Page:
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Nelson W. Polsby

Professor of Political Science

UC Berkeley

1934 – 2007


Nelson W. Polsby, a leading expert on American politics and the U.S. Congress died of complications associated with heart disease at his home in Berkeley on February 6, 2007. He was 72.

Polsby was recognized nationally and internationally for his knowledge of and intellectual expertise on the American political system. Colleagues credit him for having reshaped both academic thinking about the system and the public’s understanding of it. He helped make the University of California, Berkeley’s Institute of Governmental Studies a national center for the scholarly investigation of U.S. politics. Colleague Pradeep Chhibber called him “an icon in the study of American politics.”

Polsby built an extraordinary global network of students, friends, and colleagues during his career, serving as a visiting scholar at many of the world’s most prestigious universities, including Yale, Harvard, Oxford, the Hebrew University of Jerusalem, and the London School of Economics and Political Science, and building an extraordinary global network of students, friends, and colleagues. A widely admired mentor, adviser, and colleague, Polsby inspired generations of students and colleagues and charmed them with his wit. Polsby and his wife of 48 years, Linda O. Polsby, were renowned for opening their home to international political figures, journalists, students, and colleagues alike.

Polsby was born October 25, 1934, in Norwich, Connecticut. His family members were farmers whose interest in public affairs and politics dated back to the turn of the twentieth century. A great uncle of Polsby’s ran for mayor of New Haven as a socialist. Living in Washington, D.C., as a teenager further stimulated Polsby’s interest in politics. “When I was a teenager and my family moved to Washington, I used to get out and hang around Congress,” Polsby said in a 2002 interview with Harry Kreisler of the Institute of International Studies. “In those days, no guard, no nothing, and you could just hang out and see what they were doing … Sometimes I’d talk to people, but mostly I’d just watch.”

Polsby went on to study political science formally, earning a bachelor’s degree in that discipline from Johns Hopkins University in 1956, a master’s degree in sociology from Brown University a year later, and a master’s degree and Ph.D. in political science from Yale University in 1958 and 1961, respectively.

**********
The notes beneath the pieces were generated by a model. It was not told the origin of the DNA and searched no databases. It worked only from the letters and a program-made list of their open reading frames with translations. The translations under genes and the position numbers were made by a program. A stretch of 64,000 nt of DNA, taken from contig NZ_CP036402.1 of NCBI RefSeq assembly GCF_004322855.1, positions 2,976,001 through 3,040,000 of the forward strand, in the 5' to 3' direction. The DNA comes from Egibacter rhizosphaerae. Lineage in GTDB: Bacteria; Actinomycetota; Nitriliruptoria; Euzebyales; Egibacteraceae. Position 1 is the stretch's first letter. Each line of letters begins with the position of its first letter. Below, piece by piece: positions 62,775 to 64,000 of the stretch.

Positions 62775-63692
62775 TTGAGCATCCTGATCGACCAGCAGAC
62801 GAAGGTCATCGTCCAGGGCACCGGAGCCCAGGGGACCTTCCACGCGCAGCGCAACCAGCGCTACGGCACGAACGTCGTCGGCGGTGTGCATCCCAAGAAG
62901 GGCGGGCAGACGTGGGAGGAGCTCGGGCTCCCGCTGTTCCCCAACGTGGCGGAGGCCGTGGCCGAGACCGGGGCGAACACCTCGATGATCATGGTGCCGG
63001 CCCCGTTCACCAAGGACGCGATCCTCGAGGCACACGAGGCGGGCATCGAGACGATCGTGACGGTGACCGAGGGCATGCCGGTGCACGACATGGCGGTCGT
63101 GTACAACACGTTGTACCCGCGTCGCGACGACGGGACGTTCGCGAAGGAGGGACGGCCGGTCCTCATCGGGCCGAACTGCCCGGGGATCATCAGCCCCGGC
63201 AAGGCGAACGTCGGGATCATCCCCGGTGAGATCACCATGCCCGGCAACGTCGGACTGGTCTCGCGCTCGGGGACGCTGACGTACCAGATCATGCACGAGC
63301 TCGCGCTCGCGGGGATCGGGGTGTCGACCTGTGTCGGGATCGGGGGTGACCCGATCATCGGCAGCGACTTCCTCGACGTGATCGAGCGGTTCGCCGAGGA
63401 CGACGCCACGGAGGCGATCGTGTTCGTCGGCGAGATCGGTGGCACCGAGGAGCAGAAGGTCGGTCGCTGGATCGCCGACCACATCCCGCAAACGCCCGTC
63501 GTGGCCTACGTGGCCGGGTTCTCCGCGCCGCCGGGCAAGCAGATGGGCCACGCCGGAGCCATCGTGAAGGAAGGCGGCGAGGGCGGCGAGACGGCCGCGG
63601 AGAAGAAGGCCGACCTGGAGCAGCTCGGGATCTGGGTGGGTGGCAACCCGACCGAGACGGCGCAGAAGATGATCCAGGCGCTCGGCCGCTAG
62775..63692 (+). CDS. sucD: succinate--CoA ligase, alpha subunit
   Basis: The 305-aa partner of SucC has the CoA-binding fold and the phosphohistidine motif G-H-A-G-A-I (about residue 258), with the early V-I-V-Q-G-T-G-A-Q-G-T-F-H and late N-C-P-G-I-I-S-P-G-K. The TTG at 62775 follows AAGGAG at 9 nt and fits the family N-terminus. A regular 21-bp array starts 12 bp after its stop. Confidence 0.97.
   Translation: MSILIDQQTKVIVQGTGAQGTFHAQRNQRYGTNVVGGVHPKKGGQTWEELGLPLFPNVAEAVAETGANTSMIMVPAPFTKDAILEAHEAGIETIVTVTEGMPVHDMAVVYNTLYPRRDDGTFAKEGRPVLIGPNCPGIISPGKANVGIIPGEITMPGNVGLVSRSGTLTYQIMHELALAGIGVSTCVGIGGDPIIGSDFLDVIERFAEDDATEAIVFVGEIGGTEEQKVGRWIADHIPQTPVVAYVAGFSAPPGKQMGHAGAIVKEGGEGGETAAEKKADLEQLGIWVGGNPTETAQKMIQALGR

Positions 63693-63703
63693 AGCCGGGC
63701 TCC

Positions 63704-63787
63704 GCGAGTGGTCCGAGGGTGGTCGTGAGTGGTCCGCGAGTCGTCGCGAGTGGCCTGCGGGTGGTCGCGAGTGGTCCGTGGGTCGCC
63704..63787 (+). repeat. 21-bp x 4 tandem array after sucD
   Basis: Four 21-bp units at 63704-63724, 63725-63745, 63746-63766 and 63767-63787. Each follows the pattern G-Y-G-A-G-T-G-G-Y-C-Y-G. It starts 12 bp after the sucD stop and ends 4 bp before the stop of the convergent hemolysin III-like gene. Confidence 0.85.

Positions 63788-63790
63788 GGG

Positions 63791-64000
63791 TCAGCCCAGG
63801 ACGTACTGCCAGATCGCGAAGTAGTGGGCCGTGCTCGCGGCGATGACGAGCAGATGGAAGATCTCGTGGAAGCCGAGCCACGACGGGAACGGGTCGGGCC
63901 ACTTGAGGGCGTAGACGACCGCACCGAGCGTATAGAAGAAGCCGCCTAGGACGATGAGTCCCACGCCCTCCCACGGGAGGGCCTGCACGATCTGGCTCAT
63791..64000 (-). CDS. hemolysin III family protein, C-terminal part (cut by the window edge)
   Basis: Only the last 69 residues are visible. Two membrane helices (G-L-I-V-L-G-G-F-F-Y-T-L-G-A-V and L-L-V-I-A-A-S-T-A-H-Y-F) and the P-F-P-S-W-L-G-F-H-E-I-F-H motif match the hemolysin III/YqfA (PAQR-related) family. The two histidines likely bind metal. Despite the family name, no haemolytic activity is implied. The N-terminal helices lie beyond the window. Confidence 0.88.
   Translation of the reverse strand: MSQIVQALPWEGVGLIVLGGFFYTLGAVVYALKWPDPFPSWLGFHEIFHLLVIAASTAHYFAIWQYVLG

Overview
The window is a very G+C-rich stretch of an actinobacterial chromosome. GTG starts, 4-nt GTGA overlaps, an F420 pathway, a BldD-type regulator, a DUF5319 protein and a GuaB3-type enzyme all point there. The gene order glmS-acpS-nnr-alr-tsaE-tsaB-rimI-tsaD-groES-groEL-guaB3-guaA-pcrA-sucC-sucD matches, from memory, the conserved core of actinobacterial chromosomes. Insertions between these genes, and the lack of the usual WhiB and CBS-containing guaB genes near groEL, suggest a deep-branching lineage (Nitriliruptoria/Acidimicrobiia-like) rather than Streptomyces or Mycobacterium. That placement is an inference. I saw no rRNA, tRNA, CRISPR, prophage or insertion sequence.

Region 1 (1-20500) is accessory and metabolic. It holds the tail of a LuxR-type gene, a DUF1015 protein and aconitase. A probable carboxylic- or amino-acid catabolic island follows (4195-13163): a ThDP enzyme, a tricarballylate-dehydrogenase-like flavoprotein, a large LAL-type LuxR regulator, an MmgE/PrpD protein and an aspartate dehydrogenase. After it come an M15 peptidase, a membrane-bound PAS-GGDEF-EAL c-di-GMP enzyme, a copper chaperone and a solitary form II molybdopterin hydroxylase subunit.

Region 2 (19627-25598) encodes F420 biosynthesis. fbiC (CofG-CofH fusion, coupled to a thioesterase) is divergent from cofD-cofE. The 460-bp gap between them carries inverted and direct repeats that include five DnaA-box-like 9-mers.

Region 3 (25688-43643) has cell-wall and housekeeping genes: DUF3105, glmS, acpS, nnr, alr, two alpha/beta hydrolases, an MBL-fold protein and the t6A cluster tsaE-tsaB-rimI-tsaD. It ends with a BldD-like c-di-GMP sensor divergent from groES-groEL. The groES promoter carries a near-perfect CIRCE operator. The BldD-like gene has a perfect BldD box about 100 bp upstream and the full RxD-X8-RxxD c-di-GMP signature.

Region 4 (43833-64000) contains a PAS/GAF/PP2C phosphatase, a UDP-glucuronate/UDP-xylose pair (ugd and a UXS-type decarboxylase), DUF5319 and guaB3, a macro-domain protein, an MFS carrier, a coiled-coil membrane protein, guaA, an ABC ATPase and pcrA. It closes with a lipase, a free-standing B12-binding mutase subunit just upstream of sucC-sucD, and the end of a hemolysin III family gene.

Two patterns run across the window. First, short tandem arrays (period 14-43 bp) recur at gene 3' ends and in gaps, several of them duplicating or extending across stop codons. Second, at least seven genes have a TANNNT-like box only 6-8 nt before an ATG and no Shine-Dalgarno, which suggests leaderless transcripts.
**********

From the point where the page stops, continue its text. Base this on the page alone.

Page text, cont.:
Nelson Polsby, the Heller Professor of Political Science, joined the Berkeley faculty in 1967 and never left, teaching courses on American politics, Congress, and presidential elections, and serving as an adviser to numerous graduate students who went on to become prominent scholars. From 1988 to 1999, he served as director of the campus Institute of Governmental Studies (IGS), which colleagues say he built into an institution that nurtured some of America’s leading scholars and policy practitioners. Through his work Polsby made immense contributions to the study of American politics, having an impact few of his peers could match with his books on Congress, presidential elections, political innovation, and party reform.

Polsby’s most recent book, How Congress Evolves (Oxford University Press, 2004), draws on data from his several decades of interviews and personal observations of Capitol Hill. In it, Polsby traces the decline of conservative southern Democrats in the House of Representatives and their replacement by a new generation of even more conservative Republicans. He also made remarkable contributions to the public’s understanding of British politics with a seminal book, British Government and its Discontents, written with Geoffrey Smith (Basic Books, 1981).

Polsby not only wrote and edited scores of articles for scholarly publications—the best known of which, “The Institutionalization of the U.S. House of Representatives” (1968), was recently celebrated as one of the 20 most influential articles published in the American Political Science Review since its inception in 1906—but wrote commentary pieces on politics for leading newspapers and news magazines across the country. He often was quoted in daily news stories about Congress and the presidency.

Polsby served as managing editor of his discipline’s leading journal, the American Political Science Review; he held two Guggenheim Fellowships as well as fellowships from the Center for Advanced Study in the Behavioral Sciences and the Brookings Institution; and he was a fellow of the American Academy of Arts and Sciences, the American Association for the Advancement of Science, and the National Academy of Public Administration. He also received the Yale Medal, an award for outstanding service by alumni that is the highest honor given by the university’s alumni association.

He won numerous awards and honors in the discipline of political science. In 2002, the American Political Science Association (APSA) honored Polsby with the Frank Goodnow Award for distinguished service to the profession. During the 2005 APSA annual meeting, there was a special panel entitled “Nelson Polsby’s Congress.”

In addition to his wife, Polsby is survived by his three children, Lisa Polsby of Naperville, Illinois, Emily Polsby of Berkeley, and Daniel Polsby of Mountain View, California; his mother, Edythe Woolf Polsby Salzberger of Washington, D.C.; his brothers, Daniel Polsby of Fairfax, Virginia, and Allen Polsby of Bethesda, Maryland; and two grandchildren.


The Office of Public Affairs contributed to this memorial.